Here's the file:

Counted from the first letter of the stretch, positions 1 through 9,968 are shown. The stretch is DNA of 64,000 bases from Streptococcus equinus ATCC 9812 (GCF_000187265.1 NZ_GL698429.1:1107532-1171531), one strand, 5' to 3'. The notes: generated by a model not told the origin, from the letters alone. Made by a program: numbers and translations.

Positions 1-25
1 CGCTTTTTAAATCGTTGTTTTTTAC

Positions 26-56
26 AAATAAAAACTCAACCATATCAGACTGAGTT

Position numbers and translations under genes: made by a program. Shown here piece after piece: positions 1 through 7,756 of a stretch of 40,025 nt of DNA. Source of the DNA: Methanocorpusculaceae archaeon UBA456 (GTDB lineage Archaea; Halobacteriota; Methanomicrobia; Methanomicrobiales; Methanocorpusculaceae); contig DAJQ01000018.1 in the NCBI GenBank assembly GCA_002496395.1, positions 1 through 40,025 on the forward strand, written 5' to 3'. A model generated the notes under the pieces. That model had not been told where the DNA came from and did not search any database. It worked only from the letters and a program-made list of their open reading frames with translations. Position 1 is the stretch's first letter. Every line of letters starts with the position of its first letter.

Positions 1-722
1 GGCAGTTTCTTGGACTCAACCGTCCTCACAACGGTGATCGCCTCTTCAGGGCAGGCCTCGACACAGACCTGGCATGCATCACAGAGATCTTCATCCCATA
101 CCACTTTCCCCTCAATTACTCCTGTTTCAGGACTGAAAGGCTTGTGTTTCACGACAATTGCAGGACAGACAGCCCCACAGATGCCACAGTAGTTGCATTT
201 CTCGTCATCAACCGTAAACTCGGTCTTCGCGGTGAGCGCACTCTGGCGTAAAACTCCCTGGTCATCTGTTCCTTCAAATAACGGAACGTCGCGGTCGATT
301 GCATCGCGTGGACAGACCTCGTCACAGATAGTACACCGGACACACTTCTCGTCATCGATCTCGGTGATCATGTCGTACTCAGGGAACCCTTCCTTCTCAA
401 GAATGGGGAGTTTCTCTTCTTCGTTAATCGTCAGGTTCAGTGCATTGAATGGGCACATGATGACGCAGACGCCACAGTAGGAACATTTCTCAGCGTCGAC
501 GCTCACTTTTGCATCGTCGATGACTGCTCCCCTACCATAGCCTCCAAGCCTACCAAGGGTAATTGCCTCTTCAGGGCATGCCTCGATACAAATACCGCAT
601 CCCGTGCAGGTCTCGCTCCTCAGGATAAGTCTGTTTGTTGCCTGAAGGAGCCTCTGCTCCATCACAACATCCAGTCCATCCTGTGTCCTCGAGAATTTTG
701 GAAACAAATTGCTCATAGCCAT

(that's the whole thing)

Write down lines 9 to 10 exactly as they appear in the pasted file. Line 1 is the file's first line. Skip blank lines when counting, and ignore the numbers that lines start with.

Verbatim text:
101 CCACTTTCCCCTCAATTACTCCTGTTTCAGGACTGAAAGGCTTGTGTTTCACGACAATTGCAGGACAGACAGCCCCACAGATGCCACAGTAGTTGCATTT
201 CTCGTCATCAACCGTAAACTCGGTCTTCGCGGTGAGCGCACTCTGGCGTAAAACTCCCTGGTCATCTGTTCCTTCAAATAACGGAACGTCGCGGTCGATT